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World War Z - Max Brooks

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Category: Writer/Book Forums
Forum Name: The Book Club
Forum Discription: Numerous authors and types of books discussed here.
URL: http://www.neo-forum.com/forum_posts.asp?TID=12951
Printed Date: January/26/2022 at 12:32am


Topic: World War Z - Max Brooks
Posted By: Ben Marco
Subject: World War Z - Max Brooks
Date Posted: February/18/2009 at 7:53am
Premise: In the near future, the author of a "just-the-facts" government report on the Great Zombie War feels the need to inject a personal voice in order to preserve that vital element of the devastating event. So, he collects interviews from current & ex military, government, and civilian accounts from all over the world. World War Z is the oral account of the war against zombies.

It's really amazing how Brooks creates such unique, realistic voice in all these different interviewees. The thing reads like a nonfiction oral account on some other world war or disaster. At times humorous, often frightening, WWZ attacks all aspects of today's global society--social, economical, political, etc.

Very rarely do I begin to feel so strongly about a book before I'm even halfway through with it (I'll come back to complete my thoughts when I'm finished with the book). But WWZ is going to be one of the best reads of the year, I can already sense it.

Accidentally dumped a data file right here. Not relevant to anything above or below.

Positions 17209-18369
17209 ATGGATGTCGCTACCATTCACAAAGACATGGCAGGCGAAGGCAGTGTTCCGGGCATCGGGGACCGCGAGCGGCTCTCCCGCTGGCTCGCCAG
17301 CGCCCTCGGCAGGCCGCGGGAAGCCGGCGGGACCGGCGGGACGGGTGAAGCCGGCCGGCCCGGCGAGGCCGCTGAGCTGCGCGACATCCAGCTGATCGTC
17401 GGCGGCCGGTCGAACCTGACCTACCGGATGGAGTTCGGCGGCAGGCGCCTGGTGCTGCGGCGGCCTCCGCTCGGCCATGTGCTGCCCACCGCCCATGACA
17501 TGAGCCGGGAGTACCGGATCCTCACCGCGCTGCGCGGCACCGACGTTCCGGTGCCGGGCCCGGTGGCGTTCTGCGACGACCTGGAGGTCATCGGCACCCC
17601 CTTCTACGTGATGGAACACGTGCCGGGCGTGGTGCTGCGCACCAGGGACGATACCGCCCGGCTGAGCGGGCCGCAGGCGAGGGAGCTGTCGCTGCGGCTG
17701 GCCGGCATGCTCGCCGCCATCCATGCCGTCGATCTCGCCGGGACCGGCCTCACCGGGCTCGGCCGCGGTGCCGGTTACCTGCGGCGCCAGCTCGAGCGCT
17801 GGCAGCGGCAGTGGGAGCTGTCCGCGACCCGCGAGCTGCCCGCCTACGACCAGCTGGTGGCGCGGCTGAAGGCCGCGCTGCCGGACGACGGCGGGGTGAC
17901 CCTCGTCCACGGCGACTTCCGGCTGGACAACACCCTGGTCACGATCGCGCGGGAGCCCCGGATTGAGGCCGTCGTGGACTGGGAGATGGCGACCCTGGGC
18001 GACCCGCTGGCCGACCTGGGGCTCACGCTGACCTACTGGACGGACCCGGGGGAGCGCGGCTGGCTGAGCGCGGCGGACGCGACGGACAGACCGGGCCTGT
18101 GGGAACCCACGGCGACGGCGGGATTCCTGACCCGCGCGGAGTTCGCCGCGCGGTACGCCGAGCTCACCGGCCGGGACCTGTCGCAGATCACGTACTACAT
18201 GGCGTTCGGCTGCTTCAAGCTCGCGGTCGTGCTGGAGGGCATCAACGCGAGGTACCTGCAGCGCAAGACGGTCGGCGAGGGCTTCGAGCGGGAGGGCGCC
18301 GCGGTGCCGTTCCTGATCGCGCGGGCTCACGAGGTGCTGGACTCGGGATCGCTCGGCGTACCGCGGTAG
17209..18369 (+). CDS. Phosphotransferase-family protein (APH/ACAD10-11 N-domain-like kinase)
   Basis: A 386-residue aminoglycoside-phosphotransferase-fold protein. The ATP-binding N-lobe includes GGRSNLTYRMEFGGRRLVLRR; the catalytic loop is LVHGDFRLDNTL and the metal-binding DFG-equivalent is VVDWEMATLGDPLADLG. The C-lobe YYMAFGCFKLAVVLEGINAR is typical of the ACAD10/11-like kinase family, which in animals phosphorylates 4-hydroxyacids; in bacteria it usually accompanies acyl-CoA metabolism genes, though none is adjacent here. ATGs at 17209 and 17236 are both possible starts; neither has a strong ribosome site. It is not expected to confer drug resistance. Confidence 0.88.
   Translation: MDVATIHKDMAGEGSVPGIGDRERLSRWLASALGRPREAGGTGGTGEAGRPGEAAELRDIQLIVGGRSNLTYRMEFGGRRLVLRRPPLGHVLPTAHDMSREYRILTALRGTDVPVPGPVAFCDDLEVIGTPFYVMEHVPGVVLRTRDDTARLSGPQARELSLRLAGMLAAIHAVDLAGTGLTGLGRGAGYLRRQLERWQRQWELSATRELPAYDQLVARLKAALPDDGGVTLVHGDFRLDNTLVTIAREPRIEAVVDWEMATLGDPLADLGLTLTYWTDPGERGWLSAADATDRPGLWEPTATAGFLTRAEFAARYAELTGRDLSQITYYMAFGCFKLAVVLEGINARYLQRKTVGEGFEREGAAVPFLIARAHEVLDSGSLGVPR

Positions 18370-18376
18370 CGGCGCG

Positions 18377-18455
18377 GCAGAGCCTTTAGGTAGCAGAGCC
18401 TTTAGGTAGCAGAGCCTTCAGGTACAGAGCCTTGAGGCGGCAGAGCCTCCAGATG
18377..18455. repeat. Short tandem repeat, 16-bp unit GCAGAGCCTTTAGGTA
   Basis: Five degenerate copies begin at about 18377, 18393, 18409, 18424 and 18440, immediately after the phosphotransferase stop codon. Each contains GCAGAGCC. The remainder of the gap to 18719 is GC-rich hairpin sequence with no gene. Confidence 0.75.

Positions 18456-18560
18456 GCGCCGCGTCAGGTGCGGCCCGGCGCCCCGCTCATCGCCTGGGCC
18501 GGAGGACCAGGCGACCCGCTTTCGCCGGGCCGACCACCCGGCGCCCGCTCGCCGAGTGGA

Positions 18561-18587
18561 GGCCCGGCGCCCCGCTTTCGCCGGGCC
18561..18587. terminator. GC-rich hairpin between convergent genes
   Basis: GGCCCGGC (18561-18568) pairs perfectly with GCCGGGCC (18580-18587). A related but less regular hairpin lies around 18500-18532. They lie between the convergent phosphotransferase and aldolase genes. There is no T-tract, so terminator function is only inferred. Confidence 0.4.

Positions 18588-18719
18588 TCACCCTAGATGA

It helps to be a fan of the genre (28 Days Later, Romero, etc.), but it's not a requisite. It's in paperback form so go to your library, borrow it from a friend, or pick it up at your local bookstore. Let me know what you think of it.



Replies:
Posted By: Belladonna
Date Posted: February/22/2009 at 3:09am
Originally posted by Ben Marco Ben Marco wrote:

Premise: In the near future, the author of a "just-the-facts" government report on the Great Zombie War feels the need to inject a personal voice in order to preserve that vital element of the devastating event. So, he collects interviews from current & ex military, government, and civilian accounts from all over the world. World War Z is the oral account of the war against zombies.

It's really amazing how Brooks creates such unique, realistic voice in all these different interviewees. The thing reads like a nonfiction oral account on some other world war or disaster. At times humorous, often frightening, WWZ attacks all aspects of today's global society--social, economical, political, etc.

Very rarely do I begin to feel so strongly about a book before I'm even halfway through with it (I'll come back to complete my thoughts when I'm finished with the book). But WWZ is going to be one of the best reads of the year, I can already sense it.

It helps to be a fan of the genre (28 Days Later, Romero, etc.), but it's not a requisite. It's in paperback form so go to your library, borrow it from a friend, or pick it up at your local bookstore. Let me know what you think of it.




Ben, I've read World War Z and thoroughly enjoyed it. I like Brook's style and I LOVE zombies!

I've tried Brian Keene but had a hard time getting into The Rising, I'd like to try again...